Bryant considered himself to be a storyteller and had been moving into the film and entertainment industry since his retirement from basketball in 2016. He wrote, produced and presented a series for ESPN called Detail, in which he explained the intricacies of athletes in their respective sports. His multimedia company, Granity Studios, produced the ESPN+ series Detail and the podcast “The Punies.” In addition, he helped create four sports fantasy children’s books. According to media reports, the second volume of The Wizenard Series: Season 1, is set to hit bookstores on March 31.

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Still it was basketball for which he will always be world renown. Sports lawyer and businessman Michael Huyghue said an icon of the industry has been lost.

“What he stood for is an early example of an athlete transcending his sport,” said Huyghue, author, sports agent and president of Michael Huyghue and Associates, LLC. “His work in the community, building a brand, his eclectic nature and speaking several languages are a part of his legacy. “He was a very rare breed. He set the bar at a place where a lot of athletes could aspire to.”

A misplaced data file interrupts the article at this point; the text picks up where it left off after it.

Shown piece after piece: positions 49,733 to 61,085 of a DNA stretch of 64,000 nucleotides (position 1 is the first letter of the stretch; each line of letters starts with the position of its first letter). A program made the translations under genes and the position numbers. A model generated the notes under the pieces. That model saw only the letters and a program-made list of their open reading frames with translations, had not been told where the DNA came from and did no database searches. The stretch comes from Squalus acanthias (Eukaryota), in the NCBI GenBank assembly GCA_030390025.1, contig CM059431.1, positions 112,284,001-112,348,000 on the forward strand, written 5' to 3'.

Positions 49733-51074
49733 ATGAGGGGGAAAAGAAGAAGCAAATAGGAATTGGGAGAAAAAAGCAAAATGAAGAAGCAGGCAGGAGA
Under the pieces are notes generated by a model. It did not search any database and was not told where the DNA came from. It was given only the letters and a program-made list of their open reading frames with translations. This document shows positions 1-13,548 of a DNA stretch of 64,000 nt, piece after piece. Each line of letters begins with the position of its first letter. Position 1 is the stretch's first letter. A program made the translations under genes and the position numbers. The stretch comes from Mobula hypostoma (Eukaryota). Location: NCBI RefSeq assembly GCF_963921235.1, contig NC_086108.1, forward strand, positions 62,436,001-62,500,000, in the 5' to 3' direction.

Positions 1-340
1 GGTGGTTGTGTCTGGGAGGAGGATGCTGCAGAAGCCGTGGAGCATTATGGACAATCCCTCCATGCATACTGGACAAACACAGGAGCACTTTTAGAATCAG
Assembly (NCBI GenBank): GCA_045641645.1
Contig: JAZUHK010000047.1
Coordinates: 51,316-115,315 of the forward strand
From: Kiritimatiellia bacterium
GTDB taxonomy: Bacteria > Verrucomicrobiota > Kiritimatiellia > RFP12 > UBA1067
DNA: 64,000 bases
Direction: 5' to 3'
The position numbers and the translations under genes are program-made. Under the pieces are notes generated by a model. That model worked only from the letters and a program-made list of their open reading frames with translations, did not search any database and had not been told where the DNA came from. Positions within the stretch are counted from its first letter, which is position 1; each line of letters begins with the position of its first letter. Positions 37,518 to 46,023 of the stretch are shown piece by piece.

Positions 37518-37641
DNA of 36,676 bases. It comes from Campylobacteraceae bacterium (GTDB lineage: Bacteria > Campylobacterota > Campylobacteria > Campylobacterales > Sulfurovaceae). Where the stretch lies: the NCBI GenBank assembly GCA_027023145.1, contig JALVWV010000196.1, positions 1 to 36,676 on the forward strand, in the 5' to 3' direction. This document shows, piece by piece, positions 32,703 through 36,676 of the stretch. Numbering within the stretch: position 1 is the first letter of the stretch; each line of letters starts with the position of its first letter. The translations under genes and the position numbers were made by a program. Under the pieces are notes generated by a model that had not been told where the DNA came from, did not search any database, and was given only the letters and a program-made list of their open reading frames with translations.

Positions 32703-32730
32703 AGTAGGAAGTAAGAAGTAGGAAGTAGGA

Sports Journalist Elton Hayes, Jr. said what sticks out to him is his involvement with children and young people.

“I have been watching all these years. He’s a global icon,” said Hayes, who writes for CNHI News in State College, Pennsylvania. “What sticks out after retirement is the role he played with kids. He showed us his paternal side and the passion he had for women’s basketball. The WNBA is the sister organization to the NBA but there are discrepancies in salary and viewership. He was an active participant and took several women under his wing. I would consider him an ambassador for Women’s basketball…I think a part of his legacy is the impact on a generation of aspiring athletes. With his Mamba Foundation, we will continue to see his legacy grow and will continue to see the impact.”

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For the past two years, Bryant had focused on coaching Gianna’s AAU team.